Friday, November 28, 2008

Running with my boy- a Mom's happy Day.

What a great feeling!! Yesterday at 8AM on Thanksgiving Day I ran fun 5K run with my 10 year old son, Max. He was so brave, so cute, so determined... just ate my heart up. Max is my high spirited one. He's the one I'm afraid I'm not connecting with as he matures. He's the one I really try not to get out of bed without praying for him. These past two months we've seen a big positve change in him. When I decided to find a turkey trot for me to get out of the house and enjoy my husband I signed the three of us up. The reasons were twofold. I think Max needs some extra loving from us and alone time with the two of us and I was concerned with leaving my 12 year old in charge of him and his younger siblings. I woke him up early, he did not complain at all. We got out there. Usual race environment and fun stuff going on. He looked a little nervous, but did not say anything. The gun went off and he ran a little too fast for my liking and almost a mile in he was upset and not having fun. I talked him into happy and pacing himself. Gave him some tips on form (you could hear his feet hitting the pavement). I made jokes and told him funny things that happened to me during races. I made a joke about the fine line between inspiring and annoying and asked him if he wished he brought an ipod. That sweet boy genuinely looked at me and said, "oh Mom, you're better than any ipod." I just about gushed. I just love that boy. It spilled over to the entire day and we're still basking in the closeness.

Monday, November 24, 2008

Plan B

I now understand the importance of having a Plan B.

Yesterday, I ran the Philadelphia Marathon, my third marathon, but my first in six years (first since getting married and having kids, though I have done plenty of halves and other distances). I was very well trained and my Plan A was a 3:50 finish. I even had my PaceTat (I love these). At the start, I found the 3:50 pace group. I focused on staying with them and missed the first few mile markers. At about 5 miles, I realized that they were running 8:20s-8:30s, far faster than the intended 8:45s. (Do I misunderstand what pace groups are supposed to do?)

I decided to drop off and do my own thing since the group was doing more harm than good. But some damage was probably already done. I knew I was in a little trouble before the halfway point. But I grit my teeth. I knew I was going to see my 4-year-old and my husband at the half. (My 17-month-old was with my husband’s aunt, inside, warm, and fussed over.)

Plan B was a sub-4:00 finish.

At about mile 16, I decided that I would take walk breaks at every water stop. It was so cold (maybe 30 degrees by then – it had been around 25 degrees at the start) that walking at the water stations was a good idea anyway; the road was covered in ice from the inevitable spilled water. A friend who was also running found me walking at the station near 18 miles. She was cheerful and looking great, with a blue fleece scarf waving behind her. I picked myself up and ran with her for three miles. I owe her a drink, dinner, something for perking me up.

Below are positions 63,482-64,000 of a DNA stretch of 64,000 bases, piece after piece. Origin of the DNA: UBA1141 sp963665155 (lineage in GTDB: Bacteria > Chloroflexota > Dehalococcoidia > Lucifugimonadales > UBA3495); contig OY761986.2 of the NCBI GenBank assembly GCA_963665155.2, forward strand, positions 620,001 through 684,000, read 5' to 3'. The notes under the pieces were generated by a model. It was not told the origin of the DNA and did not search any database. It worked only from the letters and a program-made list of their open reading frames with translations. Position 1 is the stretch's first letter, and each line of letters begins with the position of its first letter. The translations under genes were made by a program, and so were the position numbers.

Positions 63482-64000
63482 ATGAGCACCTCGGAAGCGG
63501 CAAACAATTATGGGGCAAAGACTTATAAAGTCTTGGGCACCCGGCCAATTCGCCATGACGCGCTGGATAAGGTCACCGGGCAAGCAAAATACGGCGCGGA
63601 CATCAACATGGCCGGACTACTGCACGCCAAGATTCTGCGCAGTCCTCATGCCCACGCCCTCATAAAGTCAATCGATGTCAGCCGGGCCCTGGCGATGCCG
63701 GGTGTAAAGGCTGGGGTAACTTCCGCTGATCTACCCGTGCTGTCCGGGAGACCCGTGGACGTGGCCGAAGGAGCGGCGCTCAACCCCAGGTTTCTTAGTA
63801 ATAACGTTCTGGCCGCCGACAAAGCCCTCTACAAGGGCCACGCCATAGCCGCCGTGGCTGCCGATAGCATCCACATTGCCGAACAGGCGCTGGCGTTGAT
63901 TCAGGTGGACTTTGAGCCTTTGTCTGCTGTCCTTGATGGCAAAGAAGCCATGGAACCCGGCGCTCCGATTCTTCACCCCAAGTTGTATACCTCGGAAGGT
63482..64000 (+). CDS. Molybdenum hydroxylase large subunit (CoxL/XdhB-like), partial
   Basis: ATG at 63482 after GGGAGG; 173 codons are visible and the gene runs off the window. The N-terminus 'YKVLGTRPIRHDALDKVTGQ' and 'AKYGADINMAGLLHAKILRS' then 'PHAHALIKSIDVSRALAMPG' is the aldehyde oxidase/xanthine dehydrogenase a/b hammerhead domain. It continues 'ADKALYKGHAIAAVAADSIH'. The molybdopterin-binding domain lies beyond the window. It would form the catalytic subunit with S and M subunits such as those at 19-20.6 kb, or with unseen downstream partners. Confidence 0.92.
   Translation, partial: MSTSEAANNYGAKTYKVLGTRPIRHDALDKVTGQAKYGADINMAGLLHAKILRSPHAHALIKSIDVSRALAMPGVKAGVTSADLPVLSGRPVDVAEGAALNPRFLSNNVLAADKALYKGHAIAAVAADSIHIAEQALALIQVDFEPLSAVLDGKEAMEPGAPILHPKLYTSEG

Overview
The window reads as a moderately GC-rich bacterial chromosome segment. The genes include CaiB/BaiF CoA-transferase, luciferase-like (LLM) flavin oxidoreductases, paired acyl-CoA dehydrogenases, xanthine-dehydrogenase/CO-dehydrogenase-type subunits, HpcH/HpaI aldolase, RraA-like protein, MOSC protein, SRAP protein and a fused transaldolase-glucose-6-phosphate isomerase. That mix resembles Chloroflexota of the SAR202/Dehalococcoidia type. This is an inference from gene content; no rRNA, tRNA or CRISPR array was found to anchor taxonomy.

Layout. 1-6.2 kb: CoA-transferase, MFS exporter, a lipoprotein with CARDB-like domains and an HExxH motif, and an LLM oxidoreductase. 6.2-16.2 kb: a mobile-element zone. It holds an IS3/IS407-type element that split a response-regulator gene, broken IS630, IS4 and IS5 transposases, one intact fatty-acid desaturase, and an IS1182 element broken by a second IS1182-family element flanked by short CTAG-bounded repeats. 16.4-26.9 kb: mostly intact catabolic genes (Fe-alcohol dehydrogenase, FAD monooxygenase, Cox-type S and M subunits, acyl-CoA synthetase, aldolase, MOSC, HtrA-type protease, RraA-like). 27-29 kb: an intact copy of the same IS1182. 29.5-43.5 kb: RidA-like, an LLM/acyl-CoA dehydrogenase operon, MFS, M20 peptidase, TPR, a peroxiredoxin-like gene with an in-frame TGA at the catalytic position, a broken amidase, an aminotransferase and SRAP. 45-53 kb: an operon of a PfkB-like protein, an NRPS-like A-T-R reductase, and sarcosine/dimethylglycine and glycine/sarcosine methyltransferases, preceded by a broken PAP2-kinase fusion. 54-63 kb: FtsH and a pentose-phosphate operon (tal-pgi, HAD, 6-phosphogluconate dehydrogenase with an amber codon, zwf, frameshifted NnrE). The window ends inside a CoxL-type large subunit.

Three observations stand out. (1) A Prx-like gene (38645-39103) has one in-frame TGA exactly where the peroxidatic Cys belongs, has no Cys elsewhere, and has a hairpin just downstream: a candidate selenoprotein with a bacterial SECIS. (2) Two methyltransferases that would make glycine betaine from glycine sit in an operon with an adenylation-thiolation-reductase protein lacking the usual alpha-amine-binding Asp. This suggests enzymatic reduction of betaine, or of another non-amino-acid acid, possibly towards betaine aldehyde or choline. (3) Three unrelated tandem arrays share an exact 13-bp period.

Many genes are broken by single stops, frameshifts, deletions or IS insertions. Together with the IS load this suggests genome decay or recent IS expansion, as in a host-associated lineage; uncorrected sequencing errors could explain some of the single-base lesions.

Then I decided that I would walk for a minute every mile (in addition to very water station) and stretch my quads, which had turned to rock. My friend went on ahead.
At mile 23, the 4:00 pace group passed me. I drew on every last bit of strength and pure stubborness and joined them, determined to run the last 3.2 miles with them, without walking. And I did. As I passed Boathouse Row, I knew less than a half mile remained. I pulled away from the pace group and climbed the last little hill wrapping around to the front of the Philadelphia Museum of Art. As spectators closed in (reminding me of the Tour de France crowds on the mountain stages – that I’ve seen only on TV) and yelled “Adams!” (my last name, ironed on to my shirt), I raised my arms and roared, “Yeah!” (Yes, I was losing it a bit by then.)
I finished in sub-4:00, just: 3:59:12.
I can’t believe I did it.

Sunday, November 23, 2008

The Need for Speed

One often hears about endorphin-highs and people who are addicted to exercise. I definitely feel better - physically and mentally - after I've had my workout for the day, but I think it is my kids that are addicted. Let me explain. Our weekday routine generally consists of walking my eldest daughter to school, going on a jog of variable length with the stroller, and then heading home. The baby always falls asleep during this evolution, though the 3-year-old is just along for the ride. I've observed that on days when we skip this because I've run by myself on a Sat. or some similar interruption of our routine, everyone is just a little crankier than usual. The baby doesn't nap well and the 3-year-old is out of sorts.